Overheard on the Westminster grapevine are encouraging figures about the growth of Labour Party membership since the 2010 General Election. It might suit some to buff-up the leadership of Ed Miliband with a shiny five-figure number. But viewed from the grassroots, that figure (65,000 according to an internal document 'leaked' to The Times and reproduced here http://bit.ly/wM8RJw), should be treated with caution. My best guess is that it is a gross figure (sic) and does not take account of resignations or lapses.
What is lamentable is that Labour Party senior officials know what total membership is nationally, by parliamentary constituency and administrative regional or branch in real time. That information is then used for internal political purposes, but rarely, if ever, as a legitimate performance indicator.
Past experience has been that the Labour Party will not publish that data. The best we can hope for is a national figure for 31 December 2011 in late July as part of the Statement of Accounts required by the Electoral Commission. That will be followed by CLP membership data for the same date as part of the Annual Conference Decision Book after the event in October/November ie 10 to 11 months later.
My own consituency had no new members in the last month. Nearly 10% are in arrears, therefore in the absence of fresh recruits or rejoiners, net membership already falling locally will continue to do so. This is not a surprise to me in view of the so-called Refounding Labour fiasco. Worse, the Party's so-called policy making process, Partnership into Power, has been shut to ordinary members for over 15 years. But the powers that be blunder on blindly, unwilling to look at the evidence staring them in the face that the Party on the ground is still too small and inadequately organised to ensure victory at the next Westminster elections.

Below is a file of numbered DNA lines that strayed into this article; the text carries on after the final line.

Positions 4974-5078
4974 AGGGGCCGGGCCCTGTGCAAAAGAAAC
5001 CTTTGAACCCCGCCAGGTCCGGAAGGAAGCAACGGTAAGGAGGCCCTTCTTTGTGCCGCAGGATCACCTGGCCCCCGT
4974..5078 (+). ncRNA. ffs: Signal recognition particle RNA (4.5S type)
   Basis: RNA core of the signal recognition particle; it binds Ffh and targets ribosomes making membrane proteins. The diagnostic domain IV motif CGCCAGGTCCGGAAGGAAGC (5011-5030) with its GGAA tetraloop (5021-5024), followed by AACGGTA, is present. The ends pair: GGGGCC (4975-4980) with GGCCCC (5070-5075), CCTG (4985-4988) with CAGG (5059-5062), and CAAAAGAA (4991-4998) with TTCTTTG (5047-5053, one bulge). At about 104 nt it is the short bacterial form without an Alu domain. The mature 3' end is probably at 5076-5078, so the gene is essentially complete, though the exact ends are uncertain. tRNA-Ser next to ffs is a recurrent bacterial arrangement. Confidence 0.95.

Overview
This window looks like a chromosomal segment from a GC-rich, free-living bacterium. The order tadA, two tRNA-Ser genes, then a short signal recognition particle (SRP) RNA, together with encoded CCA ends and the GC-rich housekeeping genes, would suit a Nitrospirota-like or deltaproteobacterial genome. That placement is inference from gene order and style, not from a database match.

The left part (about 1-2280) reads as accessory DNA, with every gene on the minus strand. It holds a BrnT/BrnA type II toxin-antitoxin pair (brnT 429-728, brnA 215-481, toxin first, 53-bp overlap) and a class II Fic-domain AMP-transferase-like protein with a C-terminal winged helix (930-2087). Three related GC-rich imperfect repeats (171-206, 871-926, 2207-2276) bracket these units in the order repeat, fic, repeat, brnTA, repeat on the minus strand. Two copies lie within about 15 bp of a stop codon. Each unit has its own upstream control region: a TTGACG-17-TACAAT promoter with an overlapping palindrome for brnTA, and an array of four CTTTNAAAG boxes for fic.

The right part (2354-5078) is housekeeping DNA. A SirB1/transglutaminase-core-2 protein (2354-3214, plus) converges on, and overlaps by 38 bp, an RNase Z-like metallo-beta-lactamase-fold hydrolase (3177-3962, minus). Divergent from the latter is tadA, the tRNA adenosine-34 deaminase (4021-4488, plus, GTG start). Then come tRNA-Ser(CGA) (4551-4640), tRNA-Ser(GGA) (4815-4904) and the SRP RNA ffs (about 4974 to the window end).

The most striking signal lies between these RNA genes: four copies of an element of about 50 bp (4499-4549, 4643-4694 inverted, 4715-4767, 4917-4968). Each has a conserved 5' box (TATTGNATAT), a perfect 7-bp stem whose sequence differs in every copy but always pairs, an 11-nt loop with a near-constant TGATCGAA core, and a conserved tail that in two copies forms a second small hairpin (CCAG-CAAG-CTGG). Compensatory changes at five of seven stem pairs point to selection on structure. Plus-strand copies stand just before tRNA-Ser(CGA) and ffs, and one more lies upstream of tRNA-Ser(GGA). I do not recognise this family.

Consolations, if that is what they are, come from fellow members who understand without prompting, for example, that annual accounts need to be prepared for forthcoming annual general meetings. My own branch treasurer delivered his draft for audit on the first working day after the end of the financial year. I think I should propose him for a Merit Award. Another branch chair, who is emigrating at the end of the month, has been ringing round members encouraging attendence at his 'retirement' AGM and as a result has two candidates to take his place requiring an election. Imagine!
Now that I have got papers away to branch secretaries for our CLP AGM on 28 February (yes, two months away) and my own branch members for our AGM next week, it is time to check on those branches in need of rebuilding. In one instance it will be the third year running. But that's what goes with the job of CLP officer if you believe in rebuilding from the electoral ward up. In 2010 we failed to run candidates in every ward for every seat, we don't want that to happen again in 2014.
To succeed we not only need more members willing to campaign, raise funds, contribute their skills and experience, we need wider recognition and support from the leadership for locally-based organisational capacity, collaboration and above all mutual respect and civility.
Happy New Year.